OUR PICK: Silo Terrace Oyster Bar, 22111 I-10 W., (210) 698-2002,

It may be a tad out of the way and on the spendy side, but most folks who’ve tried Silo Terrace Oyster Bar will tell you it’s worth it. Situated across from The Dominion, the restaurant offers two very different dining areas: 1) a posh interior with massive windows, chandeliers and intimate seating arrangements and leather banquettes and 2) a super-relaxed covered terrace outfitted with TVs (typically tuned into the game), an L-shaped oyster bar and wooden tables available on a first come, first served basis. Regardless of where you sit, the menu remains an impressive selection of shareable starters (the signature chicken-fried oysters and jumbo lump crab cake are both excellent), entrees (from lobster ravioli to pan-seared scallops) and veg-friendly sides (the truffle mac and cheese is a steal at $6). Unless you’re celebrating something special, head for the terrace, a low-key spot to unwind during happy hour (4-7 p.m. daily), which includes discounts on small plates and oysters, plus $3 off featured wines by the glass, $1 off selected beers and $2 off signature cocktails.

OUR PICK: 2M Smokehouse & Catering, 2731 S. W.W. White Road, (210) 885-9352

Though we’re living in the age of instant gratification (instant likes, instant snaps, texting, emails), the old adage of “good things come to those who wait” couldn’t apply more to a visit to our Best of San Antonio barbecue winner. Opened by high school best friends Joe Melig and pitmaster Esaul Ramos, 2M Smokehouse teased out their “barbecue con ganas” last summer with Saturday pop-ups in advance of their December opening. Nowadays, the barbecue is giving San Antonio smoky cred as ‘cue cult members travel far and wide to stand in line for a chance at that buttery brisket, succulent sausage with Serrano chile and Oaxaca cheese and addicting pickles. Get in line now.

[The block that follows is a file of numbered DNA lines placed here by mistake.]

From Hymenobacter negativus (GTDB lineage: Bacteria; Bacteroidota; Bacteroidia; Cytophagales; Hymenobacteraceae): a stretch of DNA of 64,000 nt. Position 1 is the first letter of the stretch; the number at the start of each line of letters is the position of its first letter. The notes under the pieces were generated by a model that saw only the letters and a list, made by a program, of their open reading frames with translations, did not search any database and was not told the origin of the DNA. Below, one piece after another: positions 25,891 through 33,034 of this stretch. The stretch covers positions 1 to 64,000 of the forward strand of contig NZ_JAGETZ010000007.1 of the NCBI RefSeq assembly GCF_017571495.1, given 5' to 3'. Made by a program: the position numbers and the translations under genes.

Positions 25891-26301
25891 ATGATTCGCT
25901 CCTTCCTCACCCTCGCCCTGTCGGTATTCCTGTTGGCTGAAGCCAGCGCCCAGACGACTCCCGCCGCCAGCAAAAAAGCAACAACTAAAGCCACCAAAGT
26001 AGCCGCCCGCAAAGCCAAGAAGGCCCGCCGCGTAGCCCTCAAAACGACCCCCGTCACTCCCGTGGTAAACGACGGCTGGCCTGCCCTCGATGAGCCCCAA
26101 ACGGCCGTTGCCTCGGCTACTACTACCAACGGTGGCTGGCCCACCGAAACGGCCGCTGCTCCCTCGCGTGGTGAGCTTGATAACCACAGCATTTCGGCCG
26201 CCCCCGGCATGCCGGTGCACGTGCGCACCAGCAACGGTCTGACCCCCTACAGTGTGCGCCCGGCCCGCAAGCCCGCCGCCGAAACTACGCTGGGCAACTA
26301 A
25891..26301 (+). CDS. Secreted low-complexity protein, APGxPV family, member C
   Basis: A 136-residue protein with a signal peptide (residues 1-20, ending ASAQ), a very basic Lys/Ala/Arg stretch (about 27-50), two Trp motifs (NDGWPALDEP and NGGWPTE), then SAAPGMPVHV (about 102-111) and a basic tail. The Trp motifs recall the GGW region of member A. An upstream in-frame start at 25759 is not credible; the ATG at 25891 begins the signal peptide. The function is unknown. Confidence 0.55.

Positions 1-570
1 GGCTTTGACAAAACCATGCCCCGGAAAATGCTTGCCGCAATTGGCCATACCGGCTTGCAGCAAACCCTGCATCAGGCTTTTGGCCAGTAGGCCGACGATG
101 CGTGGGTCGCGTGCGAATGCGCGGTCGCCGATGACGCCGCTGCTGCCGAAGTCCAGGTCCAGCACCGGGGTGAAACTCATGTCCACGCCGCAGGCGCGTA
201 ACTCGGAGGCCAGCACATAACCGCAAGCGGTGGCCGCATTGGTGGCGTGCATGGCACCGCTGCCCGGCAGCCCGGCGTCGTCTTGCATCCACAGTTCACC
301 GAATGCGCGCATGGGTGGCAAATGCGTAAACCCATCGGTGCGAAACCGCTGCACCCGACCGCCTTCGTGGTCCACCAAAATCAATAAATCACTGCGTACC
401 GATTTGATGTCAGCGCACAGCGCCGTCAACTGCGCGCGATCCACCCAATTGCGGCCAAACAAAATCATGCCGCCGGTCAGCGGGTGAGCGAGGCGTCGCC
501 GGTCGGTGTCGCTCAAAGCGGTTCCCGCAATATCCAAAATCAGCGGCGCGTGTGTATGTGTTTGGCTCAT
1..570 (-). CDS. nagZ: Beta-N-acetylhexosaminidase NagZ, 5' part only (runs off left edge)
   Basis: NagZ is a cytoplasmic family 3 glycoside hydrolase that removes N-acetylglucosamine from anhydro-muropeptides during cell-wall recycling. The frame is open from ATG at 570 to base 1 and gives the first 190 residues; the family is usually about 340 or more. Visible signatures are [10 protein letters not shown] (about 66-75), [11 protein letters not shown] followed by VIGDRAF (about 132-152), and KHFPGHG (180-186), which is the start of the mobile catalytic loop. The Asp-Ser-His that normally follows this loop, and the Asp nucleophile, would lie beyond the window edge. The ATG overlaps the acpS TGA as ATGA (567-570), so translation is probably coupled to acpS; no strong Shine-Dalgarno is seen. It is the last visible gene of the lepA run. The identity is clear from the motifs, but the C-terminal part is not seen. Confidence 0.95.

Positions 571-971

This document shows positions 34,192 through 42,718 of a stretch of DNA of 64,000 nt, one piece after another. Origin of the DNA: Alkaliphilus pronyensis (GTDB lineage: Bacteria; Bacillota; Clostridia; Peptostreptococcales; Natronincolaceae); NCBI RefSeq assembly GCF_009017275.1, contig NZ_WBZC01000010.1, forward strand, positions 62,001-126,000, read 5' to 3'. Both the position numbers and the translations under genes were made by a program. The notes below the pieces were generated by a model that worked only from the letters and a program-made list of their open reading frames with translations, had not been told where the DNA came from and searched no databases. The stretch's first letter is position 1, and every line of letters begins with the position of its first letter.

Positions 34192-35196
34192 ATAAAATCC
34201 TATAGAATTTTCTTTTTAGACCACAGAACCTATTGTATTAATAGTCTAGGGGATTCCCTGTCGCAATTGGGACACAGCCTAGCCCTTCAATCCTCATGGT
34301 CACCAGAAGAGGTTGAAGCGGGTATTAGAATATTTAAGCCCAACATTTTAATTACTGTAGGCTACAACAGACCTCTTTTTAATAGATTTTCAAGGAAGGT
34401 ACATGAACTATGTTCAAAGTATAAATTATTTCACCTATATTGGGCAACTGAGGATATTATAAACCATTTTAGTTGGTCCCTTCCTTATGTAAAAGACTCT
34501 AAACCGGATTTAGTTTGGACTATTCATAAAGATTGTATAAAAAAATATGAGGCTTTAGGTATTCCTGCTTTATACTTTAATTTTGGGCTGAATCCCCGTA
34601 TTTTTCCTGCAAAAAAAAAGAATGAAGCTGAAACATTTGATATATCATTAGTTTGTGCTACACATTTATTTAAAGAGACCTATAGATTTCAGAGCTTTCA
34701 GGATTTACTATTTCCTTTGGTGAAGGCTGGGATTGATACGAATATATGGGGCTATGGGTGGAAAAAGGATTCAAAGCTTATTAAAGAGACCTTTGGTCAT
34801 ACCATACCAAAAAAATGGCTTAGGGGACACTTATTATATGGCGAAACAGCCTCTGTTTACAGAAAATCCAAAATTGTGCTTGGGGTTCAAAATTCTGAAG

OUR PICK: La Cocina, 2602 Nogalitos St., (210) 922-9660

San Antonio may be home to plenty of taquerias and taco trucks, but we can safely bet that you haven’t been to every one of them. One of the lesser known taquerias is the impressive La Cocina in Palm Heights. While it’s unfortunate that it doesn’t have a drive-thru, these tacos are definitely worth getting out of your car for. Greeted by the smell of clean linens from the laundromat next door, the brightly colored restaurant draws you in with its Mexican decor and Fiesta posters. Their salsa verde is one of the best in the city, runny without being messy, spicy without being overbearing. While the tacos can sometimes run small, the quality of the tortillas and fillings more than make up for that. Whatever kind you get, complete your meal and taqueria experience with aguas frescas and some Mexican candy available at the register.

OUR PICK: Chisme, 2403 N. St. Mary’s St., (210) 530-4236,